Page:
McCain, now as lonely a voice in the Senate as Churchill had been in Parliament before 1939, pointed out that the Patriot Act and FISA surveillance could probably have averted the Second 9/11. But few listened, especially after the Super Fairness Doctrine was signed, muzzling conservative voices on cable and the Internet as well as talk radio.
Did I mention it was depressing, that GOP caucus I magically attended in 2012? It was the pits. Speaker Charles Rangel had passed a black reparations bill in 2009. The Tribe court had ordered gay marriage in 2010. Israel had fallen in 2011. Why didn’t thinking Republicans work harder to prevent the 2008 schism, we sat there asking each other.
The upside, we told ourselves, was Barack’s vulnerability for reelection against Condi or Newt or Jeb. Even Huck and Rudy were talking of a comeback. Chances seemed good, considering the recession triggered by Rangel’s huge tax increase, along with global tension over an Al Qaeda-dominated Iraq, an Iran with nukes, and a China that had seized Taiwan while the US stood by.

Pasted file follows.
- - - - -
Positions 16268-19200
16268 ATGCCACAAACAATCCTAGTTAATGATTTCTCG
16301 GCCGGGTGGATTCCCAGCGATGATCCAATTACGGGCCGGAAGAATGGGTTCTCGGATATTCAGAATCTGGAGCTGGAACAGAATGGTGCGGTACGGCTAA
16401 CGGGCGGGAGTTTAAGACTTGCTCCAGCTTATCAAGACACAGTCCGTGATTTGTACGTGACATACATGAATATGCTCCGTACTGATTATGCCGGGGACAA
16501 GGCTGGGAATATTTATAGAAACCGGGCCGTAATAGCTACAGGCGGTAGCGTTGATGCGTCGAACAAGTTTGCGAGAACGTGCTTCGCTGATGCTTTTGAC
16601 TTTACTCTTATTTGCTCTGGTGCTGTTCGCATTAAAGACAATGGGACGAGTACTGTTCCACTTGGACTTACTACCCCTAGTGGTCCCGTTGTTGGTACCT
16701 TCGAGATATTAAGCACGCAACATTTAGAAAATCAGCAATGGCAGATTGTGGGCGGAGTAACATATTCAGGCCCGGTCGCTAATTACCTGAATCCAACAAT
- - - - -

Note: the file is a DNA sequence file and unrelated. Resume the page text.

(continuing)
Predictably, Obama-Care was way over budget and already unpopular. Thankfully, his Supreme Court nomination of Bill Clinton, a payoff to Hillary for the DNC deal on super-delegates, had failed. Republican hopes were reviving. But what a price to pay for getting America’s conservative party unified and competitive again.
Then, snap! I was back at the wheel, and it was still 2008. Heaven protects day-dreaming pundits. Headlights showed my garage door going up. My party might still avert self-destruction.
Poll: 46 Percent Of Americans Want Stephanopoulos To Stay Away From 2016 Election Coverage | Matt Vespa